With these 4 in place, we are safe that at least two people review each high-risk action and even if both make mistake and erroneous action is ran it cannot have a big impact (any CO operator cannot run action on more than 200 machines). Maybe some/all of those will be of use to you.


Thanks for these added details, they are definitely useful things to consider.

What is a CO operator? do you mean console operator?

I can see how this would make sense in some cases, but for this particular task I was deploying, it had to be deployed dynamically in order for the relevance to work.

This is also a bit of an issue because most policy actions and provisioning baselines should always be targeted dynamically in our environment.

It would definitely be useful for me if some content could be marked to always be targeted dynamically, while others would be marked to never be targeted dynamically, while other content could be either.

It could be useful to limit junior and new operators from targeting dynamically or targeting more than X machines, but it would not work for us to limit all non master operators this way.

Yes, CO means Console Operator (as opposed to MO).

I understand where you are coming from and as I said IBM committed to releasing a fully-fledged peer-review system per the RFE mentioned above but are yet to deliver it. Once they do all those kind of additional precautions can be considered to be added on.

We have a large deployment and need to give access to a lot of operators who should only be able to impact 5 systems at a time. Is there any feature coming or way to limit this for some operators?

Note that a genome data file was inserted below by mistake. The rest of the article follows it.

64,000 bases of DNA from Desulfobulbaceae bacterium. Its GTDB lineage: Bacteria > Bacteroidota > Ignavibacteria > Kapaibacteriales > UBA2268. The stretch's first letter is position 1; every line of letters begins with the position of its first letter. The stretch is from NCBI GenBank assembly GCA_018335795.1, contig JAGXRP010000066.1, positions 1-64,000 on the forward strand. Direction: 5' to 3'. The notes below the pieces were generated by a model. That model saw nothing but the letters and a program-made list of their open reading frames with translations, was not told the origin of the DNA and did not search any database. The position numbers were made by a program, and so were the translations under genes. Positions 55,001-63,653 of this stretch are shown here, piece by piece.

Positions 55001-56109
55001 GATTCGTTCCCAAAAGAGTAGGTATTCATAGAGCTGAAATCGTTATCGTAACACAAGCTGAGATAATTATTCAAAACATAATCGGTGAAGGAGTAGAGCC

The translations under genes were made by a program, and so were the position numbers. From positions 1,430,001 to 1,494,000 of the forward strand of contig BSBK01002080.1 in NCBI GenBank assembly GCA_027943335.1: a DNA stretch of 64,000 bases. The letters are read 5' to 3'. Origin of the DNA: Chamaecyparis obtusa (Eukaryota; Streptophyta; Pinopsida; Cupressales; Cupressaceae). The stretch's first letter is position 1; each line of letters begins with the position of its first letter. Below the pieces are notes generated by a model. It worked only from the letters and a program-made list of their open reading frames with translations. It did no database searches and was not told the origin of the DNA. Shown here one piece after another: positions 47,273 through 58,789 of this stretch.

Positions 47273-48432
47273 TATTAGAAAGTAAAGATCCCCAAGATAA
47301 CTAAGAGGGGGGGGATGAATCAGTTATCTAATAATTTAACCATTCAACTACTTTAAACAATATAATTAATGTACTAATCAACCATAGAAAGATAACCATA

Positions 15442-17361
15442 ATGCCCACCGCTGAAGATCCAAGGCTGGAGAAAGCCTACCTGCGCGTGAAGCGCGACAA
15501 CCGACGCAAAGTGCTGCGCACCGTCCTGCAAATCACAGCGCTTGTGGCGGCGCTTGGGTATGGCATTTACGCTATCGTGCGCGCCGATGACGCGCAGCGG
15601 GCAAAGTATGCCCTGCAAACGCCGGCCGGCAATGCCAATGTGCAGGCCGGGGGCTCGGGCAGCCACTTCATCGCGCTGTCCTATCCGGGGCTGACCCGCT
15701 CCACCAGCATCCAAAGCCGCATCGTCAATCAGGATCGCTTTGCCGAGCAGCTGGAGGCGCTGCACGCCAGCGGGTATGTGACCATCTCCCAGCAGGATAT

Is this for a helpdesk/support use case? Can you give more details?

CC: @dexdexdex

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Hey @ageorgiev,

Where did you get these parameters?
How can I list these parameters?

I didnt find any reference in the documentation or on the internet.

Well, those were two I specifically put RFEs for, so once they released them they told us what they are and we tested them. I had a quick search and I can’t see them being documented by IBM which is strange but they do work (we have had them on ever since they were released in late 2013). Maybe they have some kind of internal documentation that is not published for the public or something.

The action confirmation dialog is available via the documented setting, requireConfirmAction. See https://www.ibm.com/support/knowledgecenter/SSQL82_9.5.0/com.ibm.bigfix.doc/Platform/Installation/c_list_of_advanced_options.html

The dynamic targeting option is not documented, but the WebUI provides this capability, by default. Only individual machine targeting and group targeting options are available in the WebUI. It also includes some more detailed permissions that allow you to limit the number of devices and/or pieces of content that an NMO can select and deploy to at one time.